What is the correct scientific notation of zero? Based on http://mathworld.wolfram.com/ScientificNotation.html it could be just 0. In PanoramaX the output pattern #.#E will reformat 0 into 1.0E-100 and that does not look OK. Do I need to change the output pattern?

# Scientific notation of zero

**BruceDeB**#2

It may not look right, but it is correct to within 100 decimal places, which is much better than you will usually get with scientific notation!

This may not be a Panorama thing, but an Apple limitation.

**hrg**#3

Unfortunately that is not possible because there are values in the column that are much smaller than 1.0E-100. I would prefer to get either 0 or something like 0E+00 as in Numbers or Excel.

**hrg**#4

As a new user of PanoramaX I would like to continue my question concerning scientific notation and support of small numbers in this software.

The PanoramaX help for Numbers states that all numbers are 64 bit. The linked webpage states that this means ca. 5.0E-324 as the smallest number. Does PanoramaX support such small numbers, can they be compared and can a range of data sets be selected based on such small numbers? (once the problem with zero has been solved)

Please let me know how to enter numbers in scientific notation in the Formula Workshop.

Should the Formula Workshop support the full precision of 64 bit numbers or is it limited because it is intended to serve only demonstration purposes?

For example:

1 + 0.0000000000000001 does not compute (display correctly?) in the Formula Workshop but

1 + 0.000000000000001 does.

**dave**#5

Yes. Numbers that small are supported, as are NANs and infinity. The problem with zero is a problem with the output pattern. It’s not being displayed correctly, but it really is zero, and if the value is carried forward into a subsequent calculation, it will perform correctly.

You have exceeded the precision of a 64 bit floating point number. Counting the hidden bit, there are 53 bits in the mantissa. The sign bit and the exponent account for the rest. log10(2^53) = 15.954589770191, so 53 significant binary figures is equivalent to between 15 and 16 significant decimal figures. It’s much closer to 16 than 15, but it’s less than 16. Your number has 17 significant figures.

Panorama will display up to 16 digits in most form objects, and the str( function will round to 16 digits, with trailing zeroes removed, when it converts a float to text. Panorama will never display 17 significant digits for a floating point number.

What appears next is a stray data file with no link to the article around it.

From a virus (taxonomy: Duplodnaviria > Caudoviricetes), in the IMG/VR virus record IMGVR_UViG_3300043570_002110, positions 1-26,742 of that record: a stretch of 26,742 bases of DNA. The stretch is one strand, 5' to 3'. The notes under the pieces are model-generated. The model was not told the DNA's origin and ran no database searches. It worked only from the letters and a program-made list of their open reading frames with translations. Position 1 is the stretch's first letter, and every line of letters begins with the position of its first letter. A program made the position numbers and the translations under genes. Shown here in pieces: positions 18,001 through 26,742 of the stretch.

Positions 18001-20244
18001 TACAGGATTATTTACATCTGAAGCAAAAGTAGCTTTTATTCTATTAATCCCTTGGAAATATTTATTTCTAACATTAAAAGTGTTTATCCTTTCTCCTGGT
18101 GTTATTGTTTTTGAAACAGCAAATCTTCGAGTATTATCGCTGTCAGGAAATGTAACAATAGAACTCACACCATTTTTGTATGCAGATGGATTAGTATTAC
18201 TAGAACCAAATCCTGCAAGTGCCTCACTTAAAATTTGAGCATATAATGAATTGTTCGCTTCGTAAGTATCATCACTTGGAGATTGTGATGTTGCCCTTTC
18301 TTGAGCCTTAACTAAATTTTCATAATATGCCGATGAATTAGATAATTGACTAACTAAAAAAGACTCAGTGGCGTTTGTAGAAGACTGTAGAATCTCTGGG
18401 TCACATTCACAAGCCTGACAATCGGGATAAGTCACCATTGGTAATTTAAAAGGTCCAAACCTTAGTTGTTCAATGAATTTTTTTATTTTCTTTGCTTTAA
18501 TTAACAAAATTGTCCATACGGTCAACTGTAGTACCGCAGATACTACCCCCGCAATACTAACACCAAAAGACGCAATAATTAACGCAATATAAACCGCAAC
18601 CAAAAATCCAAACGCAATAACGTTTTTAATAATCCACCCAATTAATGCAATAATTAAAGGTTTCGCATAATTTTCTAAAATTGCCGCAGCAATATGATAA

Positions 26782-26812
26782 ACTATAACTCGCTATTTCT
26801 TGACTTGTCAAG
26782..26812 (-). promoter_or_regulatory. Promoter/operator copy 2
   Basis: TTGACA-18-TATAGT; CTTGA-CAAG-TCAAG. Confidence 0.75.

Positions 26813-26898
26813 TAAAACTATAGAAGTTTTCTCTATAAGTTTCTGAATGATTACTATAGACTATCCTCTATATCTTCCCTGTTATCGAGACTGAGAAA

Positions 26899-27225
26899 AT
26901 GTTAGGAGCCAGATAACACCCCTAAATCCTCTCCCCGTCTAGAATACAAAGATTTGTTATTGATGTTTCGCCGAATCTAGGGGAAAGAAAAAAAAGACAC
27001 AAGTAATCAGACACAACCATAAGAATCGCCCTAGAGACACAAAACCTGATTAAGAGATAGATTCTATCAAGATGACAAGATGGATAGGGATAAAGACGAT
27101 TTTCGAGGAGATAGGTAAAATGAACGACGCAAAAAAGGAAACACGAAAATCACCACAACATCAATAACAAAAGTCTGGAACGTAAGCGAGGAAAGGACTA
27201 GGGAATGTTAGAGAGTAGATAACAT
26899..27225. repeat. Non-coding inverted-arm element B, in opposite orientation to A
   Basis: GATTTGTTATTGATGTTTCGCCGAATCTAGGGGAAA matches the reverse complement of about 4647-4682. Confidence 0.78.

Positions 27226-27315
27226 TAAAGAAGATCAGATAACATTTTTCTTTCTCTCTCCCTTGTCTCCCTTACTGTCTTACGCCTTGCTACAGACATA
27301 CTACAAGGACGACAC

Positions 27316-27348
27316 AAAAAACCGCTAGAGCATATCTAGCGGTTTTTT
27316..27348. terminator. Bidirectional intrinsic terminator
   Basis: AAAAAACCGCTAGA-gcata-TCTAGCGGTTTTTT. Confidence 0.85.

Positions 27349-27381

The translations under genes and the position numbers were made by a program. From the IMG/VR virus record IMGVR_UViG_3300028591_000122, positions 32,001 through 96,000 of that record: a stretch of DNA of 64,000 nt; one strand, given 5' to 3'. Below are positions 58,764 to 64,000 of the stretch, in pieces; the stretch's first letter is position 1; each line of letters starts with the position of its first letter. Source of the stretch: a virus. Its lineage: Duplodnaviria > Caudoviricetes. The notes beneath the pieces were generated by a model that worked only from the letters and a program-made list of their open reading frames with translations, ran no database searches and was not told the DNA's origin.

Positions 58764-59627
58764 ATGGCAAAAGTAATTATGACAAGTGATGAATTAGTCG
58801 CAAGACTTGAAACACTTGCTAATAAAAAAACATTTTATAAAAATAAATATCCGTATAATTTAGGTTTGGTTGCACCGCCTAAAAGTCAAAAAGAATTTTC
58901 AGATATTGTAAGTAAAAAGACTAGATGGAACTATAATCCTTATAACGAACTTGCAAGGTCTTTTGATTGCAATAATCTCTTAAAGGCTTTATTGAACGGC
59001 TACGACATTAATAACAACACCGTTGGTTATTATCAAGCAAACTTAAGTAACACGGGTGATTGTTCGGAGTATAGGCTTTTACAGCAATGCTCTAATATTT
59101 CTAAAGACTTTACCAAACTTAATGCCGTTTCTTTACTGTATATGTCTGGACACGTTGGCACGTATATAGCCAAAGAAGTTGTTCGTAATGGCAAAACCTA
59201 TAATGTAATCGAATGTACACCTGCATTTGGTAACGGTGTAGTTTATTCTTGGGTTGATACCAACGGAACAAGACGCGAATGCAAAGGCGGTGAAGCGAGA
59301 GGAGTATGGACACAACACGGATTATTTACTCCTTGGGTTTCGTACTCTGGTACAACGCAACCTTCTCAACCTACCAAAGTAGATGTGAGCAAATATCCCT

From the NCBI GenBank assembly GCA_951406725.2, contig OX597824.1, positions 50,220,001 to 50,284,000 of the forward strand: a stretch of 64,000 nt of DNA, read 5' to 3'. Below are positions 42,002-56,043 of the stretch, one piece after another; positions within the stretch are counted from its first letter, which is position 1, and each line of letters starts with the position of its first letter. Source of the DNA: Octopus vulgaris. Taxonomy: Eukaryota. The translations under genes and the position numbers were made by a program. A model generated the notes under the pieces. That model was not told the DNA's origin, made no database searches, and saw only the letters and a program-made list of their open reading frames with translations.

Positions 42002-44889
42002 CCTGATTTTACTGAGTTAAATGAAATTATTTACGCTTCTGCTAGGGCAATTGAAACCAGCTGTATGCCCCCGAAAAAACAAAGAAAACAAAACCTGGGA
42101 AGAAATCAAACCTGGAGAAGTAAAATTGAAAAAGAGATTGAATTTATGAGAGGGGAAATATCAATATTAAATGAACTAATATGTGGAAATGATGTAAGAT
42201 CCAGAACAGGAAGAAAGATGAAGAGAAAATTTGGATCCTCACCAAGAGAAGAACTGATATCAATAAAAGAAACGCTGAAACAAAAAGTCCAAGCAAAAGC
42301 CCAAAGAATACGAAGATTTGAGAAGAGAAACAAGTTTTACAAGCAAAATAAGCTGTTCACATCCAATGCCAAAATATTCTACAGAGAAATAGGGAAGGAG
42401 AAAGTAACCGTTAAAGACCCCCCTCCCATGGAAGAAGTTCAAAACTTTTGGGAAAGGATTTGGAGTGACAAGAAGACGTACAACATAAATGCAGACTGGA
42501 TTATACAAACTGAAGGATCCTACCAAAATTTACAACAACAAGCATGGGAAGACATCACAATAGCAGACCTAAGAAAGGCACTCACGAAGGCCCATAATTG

**hrg**#6

Thank you for your explanation. In that case it might be possible for the developer to quickly address the incorrect display of zero in scientific notation. I have large tables sometimes starting with >100000 rows before a cleanup and there is always a chance that 1E-100 really exists as a value in a table and that will be very confusing.

**billashw**#7

Realize it might not work for your situation, but you can get additional fine-tuning if you are able to have two fields, one containing the ‘raw’ floating point number, and one containing a text representation. In this example, the displayed number is “0” if the raw number is 0, otherwise the scientific notation format is used. I use the concept of separating the stored number from the displayed number in a time line database that includes geologic and cosmologic time spans.

**hrg**#8

That is a possibility but I would rather have the developer fixing this ASAP. It is also somewhat odd that if a number in scientific notation is selected for editing that it changes back to standard notation and seems on the way to auto-reset to 0. If I then use undo to get the number back and then change the column type to text for easier editing every single value in the column is set to zero. There is something very funky going on and I will wait for a fix before using the software. In Numbers and Excel such numbers stay in scientific notation during editing which is a lot easier in my opinion.

This is the test file with three columns/rows:

a,0e+00,0

b,1e-100,1

c,1.1e-203,2